Oxygen Therapy Could Stop Alzheimer’s in Its Tracks: Study

Health News
2 min read
Hindi Female

Oxygen therapy halted the build-up of plaque on the brain —a key characteristic of Alzheimer's disease, in a mice model, as per a novel study.

The study, by scientists at Tel Aviv University in Israel, showed that breathing pure oxygen for some time in a pressurised —or hyperbaric—chamber can boost the functioning of the human brain. In animals, the therapy helped fight the build-up of brain plaque, the Times of Israel reported.

"I don't think this can 'cure' Alzheimer's in humans, but it may be able to significantly slow its progression and severity."
Professor Uri Ashery from the varsity's Sagol School of Neuroscience, lead author of the study

"Further studies are needed, but people could possibly start benefiting from this in just a few years," Ashery added.

The team published their findings in the peer-reviewed journal Aging.

In the animal trial, which involved 15 genetically-modified mice that mimicked degeneration caused by Alzheimer's, the therapy led to the prevention of amyloid plaques forming on the brain and the removal of some existing amyloid plaque deposits, the report said.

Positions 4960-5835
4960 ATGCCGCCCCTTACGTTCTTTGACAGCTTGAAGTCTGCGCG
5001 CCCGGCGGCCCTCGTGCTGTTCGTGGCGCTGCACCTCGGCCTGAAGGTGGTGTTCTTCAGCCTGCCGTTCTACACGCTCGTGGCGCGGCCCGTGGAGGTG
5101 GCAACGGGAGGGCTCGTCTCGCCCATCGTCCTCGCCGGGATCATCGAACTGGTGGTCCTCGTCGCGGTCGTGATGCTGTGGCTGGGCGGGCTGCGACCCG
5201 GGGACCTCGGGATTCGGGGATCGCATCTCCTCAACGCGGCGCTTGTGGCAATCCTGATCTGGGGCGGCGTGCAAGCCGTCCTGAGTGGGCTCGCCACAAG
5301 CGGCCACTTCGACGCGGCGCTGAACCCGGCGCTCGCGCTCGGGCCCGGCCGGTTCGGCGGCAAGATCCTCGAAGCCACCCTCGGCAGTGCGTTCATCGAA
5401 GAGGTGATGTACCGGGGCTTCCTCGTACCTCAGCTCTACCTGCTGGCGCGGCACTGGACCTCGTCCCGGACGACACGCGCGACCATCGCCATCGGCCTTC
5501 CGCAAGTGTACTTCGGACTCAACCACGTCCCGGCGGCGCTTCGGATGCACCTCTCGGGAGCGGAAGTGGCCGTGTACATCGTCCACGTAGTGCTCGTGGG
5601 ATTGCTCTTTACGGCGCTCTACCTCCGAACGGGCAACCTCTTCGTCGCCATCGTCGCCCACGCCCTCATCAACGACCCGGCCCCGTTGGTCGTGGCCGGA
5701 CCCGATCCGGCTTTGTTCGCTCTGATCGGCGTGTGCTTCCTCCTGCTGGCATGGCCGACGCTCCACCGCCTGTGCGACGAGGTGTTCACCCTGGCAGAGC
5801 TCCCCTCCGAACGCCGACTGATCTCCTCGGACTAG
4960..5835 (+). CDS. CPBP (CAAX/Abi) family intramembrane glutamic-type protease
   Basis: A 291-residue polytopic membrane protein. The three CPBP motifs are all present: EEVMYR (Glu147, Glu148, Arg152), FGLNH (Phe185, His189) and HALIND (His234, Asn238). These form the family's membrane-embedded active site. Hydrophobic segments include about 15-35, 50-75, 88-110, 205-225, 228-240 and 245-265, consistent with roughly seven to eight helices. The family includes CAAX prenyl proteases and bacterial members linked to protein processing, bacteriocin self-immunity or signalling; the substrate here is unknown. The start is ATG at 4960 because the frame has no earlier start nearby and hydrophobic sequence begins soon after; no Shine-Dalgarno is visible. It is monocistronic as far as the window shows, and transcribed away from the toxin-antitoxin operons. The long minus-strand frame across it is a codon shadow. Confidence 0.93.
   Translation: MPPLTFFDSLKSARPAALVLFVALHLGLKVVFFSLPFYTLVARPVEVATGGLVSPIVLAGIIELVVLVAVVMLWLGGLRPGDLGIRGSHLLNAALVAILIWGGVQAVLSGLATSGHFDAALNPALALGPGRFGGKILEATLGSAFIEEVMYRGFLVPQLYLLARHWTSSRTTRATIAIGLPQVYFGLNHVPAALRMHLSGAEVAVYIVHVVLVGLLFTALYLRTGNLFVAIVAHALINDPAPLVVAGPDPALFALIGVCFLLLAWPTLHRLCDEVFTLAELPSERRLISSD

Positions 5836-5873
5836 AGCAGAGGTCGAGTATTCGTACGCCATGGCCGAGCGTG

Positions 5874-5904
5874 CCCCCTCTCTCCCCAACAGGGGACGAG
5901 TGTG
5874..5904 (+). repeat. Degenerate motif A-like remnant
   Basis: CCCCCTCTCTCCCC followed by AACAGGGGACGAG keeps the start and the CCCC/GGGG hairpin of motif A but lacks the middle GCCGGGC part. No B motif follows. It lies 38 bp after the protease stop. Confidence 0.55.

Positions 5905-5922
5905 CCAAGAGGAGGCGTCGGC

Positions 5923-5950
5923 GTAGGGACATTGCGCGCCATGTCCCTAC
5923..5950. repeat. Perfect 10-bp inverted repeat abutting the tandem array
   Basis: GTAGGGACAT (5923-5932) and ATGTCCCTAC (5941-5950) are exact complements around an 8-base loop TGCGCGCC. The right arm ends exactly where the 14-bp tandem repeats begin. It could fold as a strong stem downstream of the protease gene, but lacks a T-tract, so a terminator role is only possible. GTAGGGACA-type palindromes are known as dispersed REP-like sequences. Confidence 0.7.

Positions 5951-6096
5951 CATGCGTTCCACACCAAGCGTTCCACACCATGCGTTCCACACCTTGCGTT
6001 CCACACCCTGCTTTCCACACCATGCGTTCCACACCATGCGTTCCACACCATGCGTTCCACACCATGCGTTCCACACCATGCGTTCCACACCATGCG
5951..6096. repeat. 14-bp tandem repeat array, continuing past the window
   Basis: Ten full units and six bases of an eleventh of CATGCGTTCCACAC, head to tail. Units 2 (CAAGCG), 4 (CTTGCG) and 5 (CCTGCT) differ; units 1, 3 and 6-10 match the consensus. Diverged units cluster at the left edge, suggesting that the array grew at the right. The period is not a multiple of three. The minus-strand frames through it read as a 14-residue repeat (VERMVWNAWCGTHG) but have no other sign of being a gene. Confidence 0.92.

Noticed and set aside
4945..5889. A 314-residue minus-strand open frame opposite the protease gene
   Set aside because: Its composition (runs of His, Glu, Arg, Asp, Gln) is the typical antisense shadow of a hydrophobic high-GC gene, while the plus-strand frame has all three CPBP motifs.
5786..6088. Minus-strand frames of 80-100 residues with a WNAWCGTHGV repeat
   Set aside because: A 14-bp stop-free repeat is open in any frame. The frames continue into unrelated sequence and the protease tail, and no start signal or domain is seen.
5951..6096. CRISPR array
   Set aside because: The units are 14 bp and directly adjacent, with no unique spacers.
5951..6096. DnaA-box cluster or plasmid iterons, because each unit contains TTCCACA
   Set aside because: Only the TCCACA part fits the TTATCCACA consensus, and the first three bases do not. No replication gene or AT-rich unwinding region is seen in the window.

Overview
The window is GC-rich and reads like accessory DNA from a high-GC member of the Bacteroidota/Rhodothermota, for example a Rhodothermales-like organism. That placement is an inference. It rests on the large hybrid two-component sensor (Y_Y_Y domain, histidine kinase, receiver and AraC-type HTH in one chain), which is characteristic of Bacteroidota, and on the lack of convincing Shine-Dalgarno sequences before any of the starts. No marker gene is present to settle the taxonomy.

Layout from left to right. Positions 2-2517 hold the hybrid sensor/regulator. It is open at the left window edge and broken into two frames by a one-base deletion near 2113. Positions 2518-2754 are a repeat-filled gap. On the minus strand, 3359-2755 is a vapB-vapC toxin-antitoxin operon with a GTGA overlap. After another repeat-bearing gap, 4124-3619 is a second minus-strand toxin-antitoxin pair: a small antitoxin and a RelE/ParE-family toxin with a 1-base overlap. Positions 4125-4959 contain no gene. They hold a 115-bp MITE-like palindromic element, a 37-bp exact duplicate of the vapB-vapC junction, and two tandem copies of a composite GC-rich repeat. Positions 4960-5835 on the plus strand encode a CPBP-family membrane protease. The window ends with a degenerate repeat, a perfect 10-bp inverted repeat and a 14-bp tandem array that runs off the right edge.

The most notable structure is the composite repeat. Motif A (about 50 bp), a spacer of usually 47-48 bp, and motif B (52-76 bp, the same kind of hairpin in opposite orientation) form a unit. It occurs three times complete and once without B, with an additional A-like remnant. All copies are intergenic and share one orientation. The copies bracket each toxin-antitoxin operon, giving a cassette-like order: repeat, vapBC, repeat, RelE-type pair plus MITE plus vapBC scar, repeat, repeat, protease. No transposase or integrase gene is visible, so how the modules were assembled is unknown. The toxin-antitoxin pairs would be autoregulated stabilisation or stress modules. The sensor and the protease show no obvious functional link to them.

Amyloids —non-soluble proteins —are believed to be connected with severe degenerative conditions such as Alzheimer's.

"We had a control group of similar mice that did not receive the oxygen therapy, and they grew many more amyloid plaques," said Ashery.

"Among those who received the therapy, only a third of the number of new plaques appeared, and existing large plaques reduced their size, on average, to a half of what they were,"
Professor Uri Ashery from the varsity's Sagol School of Neuroscience, lead author of the study

Blood flow to the brain decreases with Alzheimer's, but the researchers reported improved blood flow to the mice brains.

The team also monitored six people over the age of 60, who have experienced signs of cognitive decline.

After 60 sessions of oxygen therapy over 90 days, their blood flow to the brain was improved by an average of 20 percent, and results in memory tests were improved on average by 16.5 percent, according to the report.

While the human sample size was small, it may reflect the benefits of the oxygen therapy, as observed in mice, working on humans. "More research is needed, but there could be tremendous benefits if this can help people who lose cognitive abilities, either before or during the onset of Alzheimer's," Ashery said.

(This story was published from a syndicated feed. Only the headline and picture has been edited by FIT.)

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